Francesco D'Acunto, Marcel Propopczuk and Michael Weber have a paper which looks at how persecution of Jews in the past affects stock-market participation in the present. Their paper is here and the VOX column on their article is here.
The abstract of their paper is as follows:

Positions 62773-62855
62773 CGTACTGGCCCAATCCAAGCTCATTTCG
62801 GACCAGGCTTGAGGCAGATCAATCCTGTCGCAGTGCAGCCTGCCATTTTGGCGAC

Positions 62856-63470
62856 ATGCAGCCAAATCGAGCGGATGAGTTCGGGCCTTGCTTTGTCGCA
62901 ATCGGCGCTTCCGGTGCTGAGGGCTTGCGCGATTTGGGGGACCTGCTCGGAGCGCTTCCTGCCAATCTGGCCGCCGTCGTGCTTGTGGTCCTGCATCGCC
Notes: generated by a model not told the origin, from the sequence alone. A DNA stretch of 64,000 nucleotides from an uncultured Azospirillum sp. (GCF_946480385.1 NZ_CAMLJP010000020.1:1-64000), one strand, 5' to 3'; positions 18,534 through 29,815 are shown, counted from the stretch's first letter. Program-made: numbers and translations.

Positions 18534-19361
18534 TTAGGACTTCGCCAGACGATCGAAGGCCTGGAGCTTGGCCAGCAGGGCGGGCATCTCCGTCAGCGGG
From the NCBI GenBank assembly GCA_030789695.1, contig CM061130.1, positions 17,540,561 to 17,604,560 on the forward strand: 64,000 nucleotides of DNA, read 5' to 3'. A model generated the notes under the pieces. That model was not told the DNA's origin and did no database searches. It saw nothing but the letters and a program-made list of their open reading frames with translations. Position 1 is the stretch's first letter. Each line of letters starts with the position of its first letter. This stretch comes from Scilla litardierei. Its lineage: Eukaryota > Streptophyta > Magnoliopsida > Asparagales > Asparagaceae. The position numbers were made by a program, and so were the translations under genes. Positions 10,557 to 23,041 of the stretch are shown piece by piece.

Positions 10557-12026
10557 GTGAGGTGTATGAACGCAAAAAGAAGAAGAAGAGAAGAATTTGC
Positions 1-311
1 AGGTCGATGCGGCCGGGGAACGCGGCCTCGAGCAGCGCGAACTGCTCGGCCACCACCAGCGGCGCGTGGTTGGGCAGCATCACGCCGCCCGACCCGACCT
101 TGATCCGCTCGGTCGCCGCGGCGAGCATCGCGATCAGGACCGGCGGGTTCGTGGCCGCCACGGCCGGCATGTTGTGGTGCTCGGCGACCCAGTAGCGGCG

We look at the geography of historical Jewish persecution to proxy for localized distrust in finance. Households in German counties where Jewish persecution was one standard deviation higher are 7.5% to 12% less likely to invest in stocks. The results hold when comparing only geographically close counties, and counties that hosted documented Jewish communities in the distant past. Current antisemitism, discriminatory beliefs, generalized trust, or supply-side forces do not explain the effect, which instead is consistent with a norm of distrust in finance, transmitted across generations. The forced migrations of Jewish communities across the German lands in the Middle Ages help assess if the effect of Jewish persecution on stockholdings is causal.